Theodore Dalrymple is touring Australia. Adam Creighton writes in the Australian:
Renowned psychiatrist and author Theodore Dalrymple has warned Australia’s elites against embracing the sort of amoral intellectual vanity that has seen his native Britain waylaid by family breakdown, vulgarity and rampant welfarism.
Dalrymple, who has written more than 30 books alongside his 30-year career as a British prison psychiatrist, argues postmodern attitudes that treat all life decisions equally has encouraged swaths of the population to live unfulfilling and self-destructive lives on welfare.
“In Britain we have the remarkable situation where we have more invalids than after the First World War: three million, of whom two million could probably work,” he said.
“This is a fraud on a very large scale: deeply corrupting of the recipients, who wrongly believe they are sick; the government, which shifts people out of the unemployment statistics; and the medical profession,” he says, recounting stories of college doctors being violently abused by welfare recipients for refusing to grant medical certificates.
While almost 800,000 Australians were receiving Disability Support Pensions late last year, more than 3.1 million Britons were receiving the Disability Living Allowance (whose name the Cameron government is changing to the Personal Independence Payment).
Since 2010, the Conservative government has restructured and capped working age welfare payments at £500 ($936) per family regardless of the number of children to encourage people to look for work, but Dalrymple — in Australia for a month as the Centre for Independent Studies’ scholar in residence — is sceptical of the impact.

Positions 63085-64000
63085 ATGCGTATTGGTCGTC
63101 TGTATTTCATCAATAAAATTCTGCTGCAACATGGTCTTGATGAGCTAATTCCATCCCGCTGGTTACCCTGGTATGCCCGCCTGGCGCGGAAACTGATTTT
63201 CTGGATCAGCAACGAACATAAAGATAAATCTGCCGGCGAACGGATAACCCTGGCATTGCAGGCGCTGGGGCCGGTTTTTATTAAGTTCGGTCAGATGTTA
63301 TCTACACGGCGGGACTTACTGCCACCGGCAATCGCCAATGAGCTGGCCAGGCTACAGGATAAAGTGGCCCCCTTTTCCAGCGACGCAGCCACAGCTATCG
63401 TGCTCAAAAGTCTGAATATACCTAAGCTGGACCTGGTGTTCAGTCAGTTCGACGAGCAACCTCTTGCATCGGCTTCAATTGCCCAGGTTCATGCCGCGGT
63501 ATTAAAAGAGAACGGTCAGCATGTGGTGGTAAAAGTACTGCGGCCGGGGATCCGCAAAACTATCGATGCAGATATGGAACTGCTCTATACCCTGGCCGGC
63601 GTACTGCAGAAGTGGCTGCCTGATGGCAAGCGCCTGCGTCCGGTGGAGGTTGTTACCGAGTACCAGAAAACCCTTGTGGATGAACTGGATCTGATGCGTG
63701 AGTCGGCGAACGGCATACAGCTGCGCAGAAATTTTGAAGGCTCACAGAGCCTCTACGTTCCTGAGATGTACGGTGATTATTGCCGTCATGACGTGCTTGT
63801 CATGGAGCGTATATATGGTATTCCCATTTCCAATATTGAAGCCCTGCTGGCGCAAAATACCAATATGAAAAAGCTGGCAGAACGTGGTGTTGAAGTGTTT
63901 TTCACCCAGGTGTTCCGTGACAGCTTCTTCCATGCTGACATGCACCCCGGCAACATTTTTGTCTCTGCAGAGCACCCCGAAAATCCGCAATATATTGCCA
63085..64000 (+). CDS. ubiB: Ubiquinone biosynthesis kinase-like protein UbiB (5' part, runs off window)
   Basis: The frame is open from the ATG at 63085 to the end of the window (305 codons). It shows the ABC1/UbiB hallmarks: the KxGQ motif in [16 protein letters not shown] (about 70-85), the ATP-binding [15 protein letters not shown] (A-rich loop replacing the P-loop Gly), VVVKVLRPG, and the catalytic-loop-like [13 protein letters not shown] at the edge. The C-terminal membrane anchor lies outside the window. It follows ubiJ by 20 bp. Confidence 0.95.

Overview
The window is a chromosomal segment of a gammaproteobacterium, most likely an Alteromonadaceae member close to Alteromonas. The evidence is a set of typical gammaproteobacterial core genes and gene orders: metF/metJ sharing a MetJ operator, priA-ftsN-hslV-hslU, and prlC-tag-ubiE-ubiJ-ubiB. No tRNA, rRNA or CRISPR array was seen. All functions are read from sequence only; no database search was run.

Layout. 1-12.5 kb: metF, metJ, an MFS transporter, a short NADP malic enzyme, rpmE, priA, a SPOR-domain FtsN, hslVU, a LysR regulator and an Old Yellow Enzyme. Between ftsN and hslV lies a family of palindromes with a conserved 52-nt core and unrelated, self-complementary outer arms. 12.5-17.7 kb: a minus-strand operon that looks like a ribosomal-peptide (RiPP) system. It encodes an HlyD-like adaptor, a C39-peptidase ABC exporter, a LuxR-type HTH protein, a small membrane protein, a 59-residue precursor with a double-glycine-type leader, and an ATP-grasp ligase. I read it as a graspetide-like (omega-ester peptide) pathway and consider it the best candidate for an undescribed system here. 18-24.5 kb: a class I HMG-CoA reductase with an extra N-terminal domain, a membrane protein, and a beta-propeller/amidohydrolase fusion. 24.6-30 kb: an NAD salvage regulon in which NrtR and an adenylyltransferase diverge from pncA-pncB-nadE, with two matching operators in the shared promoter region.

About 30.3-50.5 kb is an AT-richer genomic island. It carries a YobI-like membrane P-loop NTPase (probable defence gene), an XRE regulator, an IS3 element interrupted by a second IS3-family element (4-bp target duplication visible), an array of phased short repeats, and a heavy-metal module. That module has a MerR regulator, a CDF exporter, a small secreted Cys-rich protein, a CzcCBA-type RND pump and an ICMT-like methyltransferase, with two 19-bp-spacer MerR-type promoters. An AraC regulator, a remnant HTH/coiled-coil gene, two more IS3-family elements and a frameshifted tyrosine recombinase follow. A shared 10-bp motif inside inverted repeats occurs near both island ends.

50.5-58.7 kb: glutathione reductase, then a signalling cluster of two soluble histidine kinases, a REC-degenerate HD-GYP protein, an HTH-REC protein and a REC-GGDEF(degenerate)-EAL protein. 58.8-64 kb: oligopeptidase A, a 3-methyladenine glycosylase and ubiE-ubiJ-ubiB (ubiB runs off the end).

“It won’t work because a little bit of drug trafficking here and illegal activity there will make up for the cuts,” he told The Australian, suggesting the “entrepreneurial parasitism” of benefit recipients wasn’t recognised by naive bureaucrats. “They know how to manipulate things to get the maximum benefit; they are reacting to incentives.”
Dalrymple, 66, whose real name is Anthony Daniels, says culture, the welfare system and rigidities in the housing markets were to blame for the lack of British people in basic service jobs.
“Most fundamental is that Poles are better than the English in a work ethic sense, that is the real problem; and they often speak better English,” he said.
He has little time for libertarian arguments about drug legalisation. “John Stuart Mill (who argued that individuals should be free to harm themselves but not others) also thought that fathers who abandoned their children should be put to forced labour — you don’t hear that bit quoted much by legalisation advocates,” he said.
“Most of the blame for all this social dysfunction lies with our intellectual class, who actually revel in this behaviour.”
Appearing on ABC’s Q&A program this week, Dalrymple attracted controversy for suggesting women bore some of the blame for domestic violence.
“Men who commit violence against women should, of course, be put in prison, but the idea women are playing no part in this is wrong,” he argued.